As a parent of special needs children, I rarely relax. There is always something looming. Appointments, big school assignments, holidays or birthdays, a stubbed toe, and more can throw us into a spiral of behavioral struggles.
Mack is newly 9. Nine seems like it might be a great age. Burgeoning independence and deepening conversations can be more fun than arguing with a toddler. They're far more fun than diaper changes at 2am! However, there is a hormone shift that upsets the predictable even enjoyable chill you may have had going. Many parents aren't aware of this ugly shift. Me. I am many parents. When Rory hit this stage, I was terribly confused. I wondered what happened to my sweet, even-keeled girl child to cause her to erupt into tears when I asked her to clean her room.
An older, wiser parent told me, Nine. Prepubescent. Hormone shift. When Will's ninth birthday loomed, I expected angst. I got far more than I bargained for. I think nine was his worst year yet. When Mack neared his inaugural ninth birthday, I braced for crazy! Mack is not emotional. He never has been. I didn't expect emotional outbursts like I got from Rory and Will. I expected him to entirely lose control of his brain and body.
I got exactly what I expected. That hasn't made parenting him through this transition any easier. I want to tear my hair out daily. Mack has always been impulsive. His thoughtlessness has caused himself, others, and property damage. To keep him alive, others safe, and my house standing, I have had to stake him to me many times over the years so I can immediately correct his choices and help him make better ones.
I naively hoped that if I taught my kids to listen and obey the first time, they would maintain that lesson. I was more wrong than a human can be about anything. I have told Mack hourly today that I am not answering "after" questions. I also told him hourly yesterday. And the day before. You get the picture. He doesn't give up. He isn't remembering that I wouldn't yesterday or an hour ago, so I won't now. Or he can't apply previous experience to new situations right now. I am no less annoyed with the question, "after this, can we that"!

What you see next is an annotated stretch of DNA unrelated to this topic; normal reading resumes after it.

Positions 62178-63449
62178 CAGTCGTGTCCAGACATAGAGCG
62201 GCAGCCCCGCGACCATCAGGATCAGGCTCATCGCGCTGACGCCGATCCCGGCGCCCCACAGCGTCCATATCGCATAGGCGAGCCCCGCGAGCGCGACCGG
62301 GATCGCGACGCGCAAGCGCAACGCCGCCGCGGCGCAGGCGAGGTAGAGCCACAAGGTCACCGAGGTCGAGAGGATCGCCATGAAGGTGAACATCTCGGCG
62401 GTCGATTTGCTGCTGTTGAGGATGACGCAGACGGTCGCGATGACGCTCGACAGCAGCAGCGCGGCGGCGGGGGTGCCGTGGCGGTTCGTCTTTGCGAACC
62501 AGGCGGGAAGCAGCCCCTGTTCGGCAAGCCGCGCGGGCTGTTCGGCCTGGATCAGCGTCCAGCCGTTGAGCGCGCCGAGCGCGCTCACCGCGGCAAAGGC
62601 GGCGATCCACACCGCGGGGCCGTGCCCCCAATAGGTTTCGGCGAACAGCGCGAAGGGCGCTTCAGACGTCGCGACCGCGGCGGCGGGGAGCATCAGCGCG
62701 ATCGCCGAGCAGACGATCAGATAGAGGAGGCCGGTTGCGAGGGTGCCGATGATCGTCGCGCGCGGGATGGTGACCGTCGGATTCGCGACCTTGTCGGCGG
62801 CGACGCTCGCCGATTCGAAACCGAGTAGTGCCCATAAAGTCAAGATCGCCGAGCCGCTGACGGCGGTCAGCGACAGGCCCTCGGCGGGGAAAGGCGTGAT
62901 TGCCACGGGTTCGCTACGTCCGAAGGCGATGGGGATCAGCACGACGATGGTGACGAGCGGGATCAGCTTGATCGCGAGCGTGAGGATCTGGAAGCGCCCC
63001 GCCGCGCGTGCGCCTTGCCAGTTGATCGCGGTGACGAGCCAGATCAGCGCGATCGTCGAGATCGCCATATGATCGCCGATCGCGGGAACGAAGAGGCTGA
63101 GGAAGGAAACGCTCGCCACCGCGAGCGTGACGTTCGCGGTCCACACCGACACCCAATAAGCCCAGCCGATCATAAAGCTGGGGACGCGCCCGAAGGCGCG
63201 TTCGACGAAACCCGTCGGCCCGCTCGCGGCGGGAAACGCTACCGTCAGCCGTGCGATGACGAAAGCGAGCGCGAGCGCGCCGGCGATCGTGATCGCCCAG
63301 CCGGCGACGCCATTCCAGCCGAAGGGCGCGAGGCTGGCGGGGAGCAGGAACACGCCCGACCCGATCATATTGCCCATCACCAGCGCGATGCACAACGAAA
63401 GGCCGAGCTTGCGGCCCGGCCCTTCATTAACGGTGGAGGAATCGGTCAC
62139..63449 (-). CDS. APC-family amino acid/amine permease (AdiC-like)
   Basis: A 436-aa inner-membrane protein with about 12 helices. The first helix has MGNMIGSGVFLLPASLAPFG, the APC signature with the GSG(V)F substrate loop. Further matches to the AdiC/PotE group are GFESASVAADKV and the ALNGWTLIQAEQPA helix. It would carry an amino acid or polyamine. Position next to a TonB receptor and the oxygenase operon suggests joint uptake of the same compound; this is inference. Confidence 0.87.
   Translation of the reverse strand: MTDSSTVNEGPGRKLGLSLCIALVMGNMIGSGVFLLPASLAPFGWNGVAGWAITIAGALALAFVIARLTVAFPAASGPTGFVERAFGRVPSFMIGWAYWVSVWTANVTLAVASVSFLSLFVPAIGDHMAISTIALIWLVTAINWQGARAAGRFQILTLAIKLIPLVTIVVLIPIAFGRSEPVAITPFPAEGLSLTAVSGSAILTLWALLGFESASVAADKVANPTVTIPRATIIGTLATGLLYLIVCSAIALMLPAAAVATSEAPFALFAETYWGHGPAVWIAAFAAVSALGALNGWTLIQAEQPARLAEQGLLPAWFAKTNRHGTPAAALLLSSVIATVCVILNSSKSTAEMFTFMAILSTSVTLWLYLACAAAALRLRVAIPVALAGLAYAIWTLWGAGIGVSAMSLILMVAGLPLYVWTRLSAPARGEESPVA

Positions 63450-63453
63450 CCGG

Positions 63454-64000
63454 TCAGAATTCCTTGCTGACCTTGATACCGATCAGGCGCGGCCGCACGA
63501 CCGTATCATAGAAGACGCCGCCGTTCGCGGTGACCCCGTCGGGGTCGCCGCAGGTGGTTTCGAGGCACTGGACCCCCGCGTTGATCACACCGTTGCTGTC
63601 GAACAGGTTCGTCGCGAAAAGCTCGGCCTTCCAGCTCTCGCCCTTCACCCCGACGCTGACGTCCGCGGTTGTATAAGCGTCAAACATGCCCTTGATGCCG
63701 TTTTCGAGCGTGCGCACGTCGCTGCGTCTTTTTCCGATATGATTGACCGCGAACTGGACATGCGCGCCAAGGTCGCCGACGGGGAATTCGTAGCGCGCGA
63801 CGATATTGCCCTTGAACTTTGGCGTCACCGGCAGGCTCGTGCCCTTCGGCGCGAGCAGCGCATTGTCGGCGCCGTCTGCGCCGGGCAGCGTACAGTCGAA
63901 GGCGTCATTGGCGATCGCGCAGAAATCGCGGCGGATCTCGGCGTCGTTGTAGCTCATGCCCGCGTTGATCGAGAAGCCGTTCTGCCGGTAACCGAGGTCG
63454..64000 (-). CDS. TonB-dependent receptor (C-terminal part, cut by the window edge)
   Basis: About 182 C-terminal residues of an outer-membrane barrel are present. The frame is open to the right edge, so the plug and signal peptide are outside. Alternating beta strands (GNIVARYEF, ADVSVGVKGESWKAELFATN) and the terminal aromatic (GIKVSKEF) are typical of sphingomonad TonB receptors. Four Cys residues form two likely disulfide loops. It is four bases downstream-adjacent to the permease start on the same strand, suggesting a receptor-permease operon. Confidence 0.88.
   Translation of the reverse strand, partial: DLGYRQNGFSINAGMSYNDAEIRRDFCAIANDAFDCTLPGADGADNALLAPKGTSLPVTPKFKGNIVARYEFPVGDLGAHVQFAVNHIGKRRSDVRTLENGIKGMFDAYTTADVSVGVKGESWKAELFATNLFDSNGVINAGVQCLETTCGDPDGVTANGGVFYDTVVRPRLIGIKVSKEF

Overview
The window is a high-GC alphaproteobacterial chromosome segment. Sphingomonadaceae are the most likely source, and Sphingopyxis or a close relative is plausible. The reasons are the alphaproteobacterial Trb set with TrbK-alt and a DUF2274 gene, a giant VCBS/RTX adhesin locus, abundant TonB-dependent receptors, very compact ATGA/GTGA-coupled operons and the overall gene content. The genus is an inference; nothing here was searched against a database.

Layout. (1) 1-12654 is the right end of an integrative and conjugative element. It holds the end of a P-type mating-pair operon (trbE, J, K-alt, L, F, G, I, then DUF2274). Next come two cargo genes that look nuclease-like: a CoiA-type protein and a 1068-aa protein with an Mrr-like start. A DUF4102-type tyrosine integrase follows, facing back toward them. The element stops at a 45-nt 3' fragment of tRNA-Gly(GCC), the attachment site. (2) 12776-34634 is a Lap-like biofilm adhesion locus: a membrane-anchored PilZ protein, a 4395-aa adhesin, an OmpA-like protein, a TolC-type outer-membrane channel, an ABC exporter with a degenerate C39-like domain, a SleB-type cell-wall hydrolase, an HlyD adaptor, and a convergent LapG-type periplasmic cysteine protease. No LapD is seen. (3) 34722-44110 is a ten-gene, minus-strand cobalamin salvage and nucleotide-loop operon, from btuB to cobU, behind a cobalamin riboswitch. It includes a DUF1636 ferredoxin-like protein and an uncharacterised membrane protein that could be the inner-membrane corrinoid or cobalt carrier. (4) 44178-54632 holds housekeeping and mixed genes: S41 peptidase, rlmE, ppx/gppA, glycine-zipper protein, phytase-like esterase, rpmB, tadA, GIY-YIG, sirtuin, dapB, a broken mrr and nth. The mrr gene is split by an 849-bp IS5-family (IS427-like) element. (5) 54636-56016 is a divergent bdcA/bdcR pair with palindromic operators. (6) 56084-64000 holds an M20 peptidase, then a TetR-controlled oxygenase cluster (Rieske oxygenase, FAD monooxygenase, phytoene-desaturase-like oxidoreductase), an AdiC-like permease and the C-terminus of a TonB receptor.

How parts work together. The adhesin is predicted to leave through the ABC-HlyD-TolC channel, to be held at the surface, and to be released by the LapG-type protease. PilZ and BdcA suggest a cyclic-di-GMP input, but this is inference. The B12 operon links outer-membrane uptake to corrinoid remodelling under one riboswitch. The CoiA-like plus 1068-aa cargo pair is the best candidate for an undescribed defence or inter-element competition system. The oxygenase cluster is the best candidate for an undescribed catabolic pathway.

Not only can Mack not remember something from five minutes ago, he also lost control of his body. I don't know in what universe he would think it okay to have a battle with his cousins wherein they push on opposite sides of a bedroom door, but that happened Friday. His inclination to simply do without concern or contemplation has grown exponentially in the last weeks. This lack of thought results in his own injuries and in injuries and hurt feelings of others. He seems remorseful in the moment, but ten minutes later, he's repeating the offense.
I write all this to remind other parents you're not alone. Other kids act like different people who've not been taught common decency too. Whatever hormones are changing in their brains, they are woefully incapable of acting with decorum. This is not your fault, and you couldn't have stopped it. You aren't failing. You will come out on the other side with most of your hair, all your teeth, and without having seriously ruined your relationship with your prepubescent clone. Having completed nine twice, I can confidently say my relationship with them is stronger than before. We worked through a lot of feelings and growth in those months.
While I am confident Mack and I will come out the other side stronger, the getting there will be different. Rory and Will experienced emotional upheaval. Though I am not an emotional person, I was better able to address those hurdles than I feel I am able with Mack's. Had we outlets like farm life or martial arts, I might do better. Given the current pandemic, I am grasping at straws to address his intensifying needs. This week with warm weather has afforded more outdoor activity, but we are in the north in November. Cold days are looming heavily. Mack will no doubt hold my hand far more than he is accustomed to in the next weeks while we climb this hormone mountain. He will be excused from play when he gets too rough. He will sit and read to calm his body when his actions hurt others. He will likely have the painful natural consequences of injuring himself, though hopefully not enough to warrant an ER visit!
However the next few months of growing into nine goes for Mack, I know we will make it out. Then I will be staring down the barrel of Will being 12, and Kae being 6. Both of which transitions seem to come with interesting developments.
From this weary parent to you all, hugs and encouragement. You can do this!